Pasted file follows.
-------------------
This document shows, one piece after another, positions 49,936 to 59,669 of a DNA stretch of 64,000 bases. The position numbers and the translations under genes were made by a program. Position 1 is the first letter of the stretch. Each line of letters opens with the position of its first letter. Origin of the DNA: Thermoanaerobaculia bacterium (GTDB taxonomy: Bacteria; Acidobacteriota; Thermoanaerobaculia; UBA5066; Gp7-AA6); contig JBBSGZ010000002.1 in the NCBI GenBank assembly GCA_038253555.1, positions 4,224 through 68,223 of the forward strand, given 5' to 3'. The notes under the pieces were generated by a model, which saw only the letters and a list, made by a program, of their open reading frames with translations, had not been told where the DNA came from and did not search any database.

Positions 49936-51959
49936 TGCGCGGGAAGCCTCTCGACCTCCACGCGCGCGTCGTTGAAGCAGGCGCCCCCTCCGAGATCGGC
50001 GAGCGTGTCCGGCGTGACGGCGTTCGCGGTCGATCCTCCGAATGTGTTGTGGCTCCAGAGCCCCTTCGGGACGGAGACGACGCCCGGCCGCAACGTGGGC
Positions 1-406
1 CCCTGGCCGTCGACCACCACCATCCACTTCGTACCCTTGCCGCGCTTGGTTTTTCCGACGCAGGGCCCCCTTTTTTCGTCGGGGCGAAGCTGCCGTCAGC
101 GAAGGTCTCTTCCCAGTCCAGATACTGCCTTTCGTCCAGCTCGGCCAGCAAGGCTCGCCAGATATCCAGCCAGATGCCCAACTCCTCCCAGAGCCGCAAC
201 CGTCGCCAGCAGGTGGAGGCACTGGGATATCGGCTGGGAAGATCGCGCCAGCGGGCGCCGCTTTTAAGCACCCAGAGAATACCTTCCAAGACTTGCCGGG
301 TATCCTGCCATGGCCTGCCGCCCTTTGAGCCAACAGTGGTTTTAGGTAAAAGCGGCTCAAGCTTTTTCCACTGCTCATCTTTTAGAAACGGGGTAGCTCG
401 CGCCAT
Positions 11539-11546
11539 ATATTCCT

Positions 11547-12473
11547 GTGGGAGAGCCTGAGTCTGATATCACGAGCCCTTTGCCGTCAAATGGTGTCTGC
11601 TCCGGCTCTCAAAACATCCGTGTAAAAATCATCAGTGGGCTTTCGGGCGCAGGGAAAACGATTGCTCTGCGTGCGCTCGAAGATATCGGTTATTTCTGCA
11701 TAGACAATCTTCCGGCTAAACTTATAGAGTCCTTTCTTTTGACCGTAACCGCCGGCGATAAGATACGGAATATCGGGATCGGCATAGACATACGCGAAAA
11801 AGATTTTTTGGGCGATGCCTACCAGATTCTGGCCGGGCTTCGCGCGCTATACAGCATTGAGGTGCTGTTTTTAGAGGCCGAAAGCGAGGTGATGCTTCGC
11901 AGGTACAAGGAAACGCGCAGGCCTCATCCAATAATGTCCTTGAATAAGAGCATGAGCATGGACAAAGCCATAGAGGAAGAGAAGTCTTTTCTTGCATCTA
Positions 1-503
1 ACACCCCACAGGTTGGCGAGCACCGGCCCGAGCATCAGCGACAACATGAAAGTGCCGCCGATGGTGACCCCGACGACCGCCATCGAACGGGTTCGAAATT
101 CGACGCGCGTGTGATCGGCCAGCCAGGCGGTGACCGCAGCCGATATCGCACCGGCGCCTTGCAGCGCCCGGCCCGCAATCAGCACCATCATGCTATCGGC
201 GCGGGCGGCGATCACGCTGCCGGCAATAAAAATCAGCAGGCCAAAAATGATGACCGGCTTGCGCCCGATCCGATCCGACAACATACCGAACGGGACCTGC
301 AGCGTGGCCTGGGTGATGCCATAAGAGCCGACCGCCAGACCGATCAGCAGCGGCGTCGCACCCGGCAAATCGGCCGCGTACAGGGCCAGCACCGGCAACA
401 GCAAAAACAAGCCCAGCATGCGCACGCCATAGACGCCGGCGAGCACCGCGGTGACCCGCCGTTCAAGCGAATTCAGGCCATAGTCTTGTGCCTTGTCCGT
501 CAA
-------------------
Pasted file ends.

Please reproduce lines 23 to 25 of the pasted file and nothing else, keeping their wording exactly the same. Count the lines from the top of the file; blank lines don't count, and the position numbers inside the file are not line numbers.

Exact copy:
301 AGCGTGGCCTGGGTGATGCCATAAGAGCCGACCGCCAGACCGATCAGCAGCGGCGTCGCACCCGGCAAATCGGCCGCGTACAGGGCCAGCACCGGCAACA
401 GCAAAAACAAGCCCAGCATGCGCACGCCATAGACGCCGGCGAGCACCGCGGTGACCCGCCGTTCAAGCGAATTCAGGCCATAGTCTTGTGCCTTGTCCGT
501 CAA